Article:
In the 2008/09 FY, the total Government funding to the health sector was sh628.46b (about 8% of the national budget) and sh636.9b for the 2009/10 FY. In 2012 the government approved sh847b funding for the health sector.
But, like in the previous FY budgets, the health sector's envelope comprised only 8% of Uganda's GDP or national budget, a situation health experts warn is counterproductive in fighting HIV/ AIDS, among other ailments.
Prof. George Kirya, a former health service commission chairman, notes that the under-funding makes it hard for Uganda to achieve the Millennium Development Goal 6 (MDG 6) on combating HIV/AIDS, malaria and other diseases, especially Target 6.A of halting by 2015 and reversing the spread of HIV/AIDS.
"We are doing well at all (on Abuja Declaration and MDG 6)," he says. "we are not funding the health sector adequately and we have also abandoned ABC method of fighting HIV. People are misbehaving and we are getting new cases of HIV infections." The Abstinence, Be Faithful and Condom use (ABC) formula has been Uganda's strongest weapon in the fight against HIV.
As a back-up to the ABC strategy, the government undertook mass male circumcision, considering that a circumcised person has up to 40% chance of surving HIV infection compared to uncircumcised one.
A 2010 UN HIV report on the global AIDS epidemic noted that 5,340 men were circumcised between October 2008 and March 2010 when the exercise was launched, pointing to inadequate political will and insufficient resources as challenges to increasing access to highquality HIV/AIDS care and support services.
HIV in schools
Considering that 56% of Uganda's 34 million population is below 18 years, according to the Population Secretariat, the education sector is under threat of HIV because this is the age most people are in school, exacerbated by a high teenage pregnancy of 24%. In Uganda, about 1.2 million children are living with HIV.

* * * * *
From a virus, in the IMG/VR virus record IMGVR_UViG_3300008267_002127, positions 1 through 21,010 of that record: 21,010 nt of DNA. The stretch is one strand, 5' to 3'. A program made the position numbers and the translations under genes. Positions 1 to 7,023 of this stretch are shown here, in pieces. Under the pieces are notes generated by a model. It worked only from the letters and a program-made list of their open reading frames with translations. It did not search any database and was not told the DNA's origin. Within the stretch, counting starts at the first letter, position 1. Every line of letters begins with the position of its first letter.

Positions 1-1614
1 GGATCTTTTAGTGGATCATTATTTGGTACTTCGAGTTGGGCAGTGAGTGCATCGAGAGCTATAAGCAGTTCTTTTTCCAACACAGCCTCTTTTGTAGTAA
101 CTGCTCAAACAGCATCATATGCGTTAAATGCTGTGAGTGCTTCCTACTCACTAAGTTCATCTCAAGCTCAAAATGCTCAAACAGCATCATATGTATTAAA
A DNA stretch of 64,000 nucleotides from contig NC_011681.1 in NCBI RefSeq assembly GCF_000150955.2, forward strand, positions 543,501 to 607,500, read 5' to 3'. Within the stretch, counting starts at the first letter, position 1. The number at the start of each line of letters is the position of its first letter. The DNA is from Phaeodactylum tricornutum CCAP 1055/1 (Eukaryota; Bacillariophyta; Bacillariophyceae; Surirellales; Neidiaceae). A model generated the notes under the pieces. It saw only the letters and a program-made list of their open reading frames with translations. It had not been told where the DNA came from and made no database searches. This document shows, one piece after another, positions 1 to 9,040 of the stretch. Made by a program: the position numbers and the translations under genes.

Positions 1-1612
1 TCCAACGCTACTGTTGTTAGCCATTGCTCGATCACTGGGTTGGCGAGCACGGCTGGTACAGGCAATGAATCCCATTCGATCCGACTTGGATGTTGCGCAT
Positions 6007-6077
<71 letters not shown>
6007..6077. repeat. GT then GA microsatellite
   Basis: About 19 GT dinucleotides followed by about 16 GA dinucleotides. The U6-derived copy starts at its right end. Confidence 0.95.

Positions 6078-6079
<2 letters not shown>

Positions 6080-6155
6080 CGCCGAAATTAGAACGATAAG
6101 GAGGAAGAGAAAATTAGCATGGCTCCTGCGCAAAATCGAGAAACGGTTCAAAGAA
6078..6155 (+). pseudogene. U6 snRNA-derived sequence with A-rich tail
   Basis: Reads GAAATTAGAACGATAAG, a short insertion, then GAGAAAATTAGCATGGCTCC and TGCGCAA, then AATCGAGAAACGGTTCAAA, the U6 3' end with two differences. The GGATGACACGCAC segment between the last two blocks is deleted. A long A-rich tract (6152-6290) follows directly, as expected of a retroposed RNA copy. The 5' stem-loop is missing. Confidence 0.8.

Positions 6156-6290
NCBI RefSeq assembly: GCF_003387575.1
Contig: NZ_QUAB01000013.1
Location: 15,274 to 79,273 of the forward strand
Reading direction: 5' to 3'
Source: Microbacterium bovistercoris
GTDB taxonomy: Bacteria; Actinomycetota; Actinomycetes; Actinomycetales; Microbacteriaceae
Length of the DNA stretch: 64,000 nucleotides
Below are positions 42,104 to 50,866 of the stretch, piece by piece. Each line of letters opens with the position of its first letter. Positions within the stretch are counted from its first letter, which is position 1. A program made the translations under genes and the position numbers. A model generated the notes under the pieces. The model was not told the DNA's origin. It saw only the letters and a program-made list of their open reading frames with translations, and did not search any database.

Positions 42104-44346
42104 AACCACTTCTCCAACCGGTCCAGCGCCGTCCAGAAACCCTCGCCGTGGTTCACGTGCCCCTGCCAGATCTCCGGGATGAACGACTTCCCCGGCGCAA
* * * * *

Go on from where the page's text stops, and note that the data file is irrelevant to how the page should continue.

Of these, about 150, 600 children are living with HIV, with 50% of the 27,000 children born with HIV expected to die by their second birthdays. While 76,000 children urgently need ARVs, only 28% of them access the life-prolonging drugs.
Antiretroviral coverage for children at is18%, compared to 43% of Ugandan adults have access to antiretroviral treatment. Dr. Yusuf Nsubuga, the director of basic and secondary education, notes that HIV is increasing in the education sector.
"It is a bigger problem among teachers," Nsubuga says. "We need more action in stopping new infections."A 2008 study on the impact of HIV/AIDS on Uganda's education sector, done by International Development Consultants, found that 10,000 primary and 5,000 secondary school teachers, respectively, were living with HIV.
A woman taking an HIV test. People are constantly reminded to test and know their HIV status
About 1,100 non-teaching staff was HIV positive. Due to inadequate funding, the education and sports ministry mainstreamed HIV/AIDS into its various programmes, including the Presidential Initiative on AIDS Strategy for Communication to Youth (PIASCY) present in 15000 schools.
The government, Nsubuga says, has also introduced a general HIV/ AIDS policy on education to curb the virus' spread. "We also have a school health policy and workplace policy that promote behavioural change and positive living for HIV positive people, as well as sanitation, nutrition and exercise in schools" Nsubuga explains.
According to Christine Ondoa, the health minister, about sh220b of the 2012/ 13 FY budget was earmarked for salary and wages and sh200b for medicines and ARVs.
"HIV is a behavioural issue," she says. "She argues that it would take an individual to change behaviour to fight it. Even if we had adequate funding for the health sector, but people are promiscuous, we shall still have high HIV prevalence."
So with more sensitisation amongst the 12-26-year age groups, HIV infections will fall, alongside the national HIV prevalence rate that rose from 6.4% in 2005 to 7.3% currently.
"But we need a collective effort," she says. The ministry or government alone cannot win this war on HIV.", Ondoa says.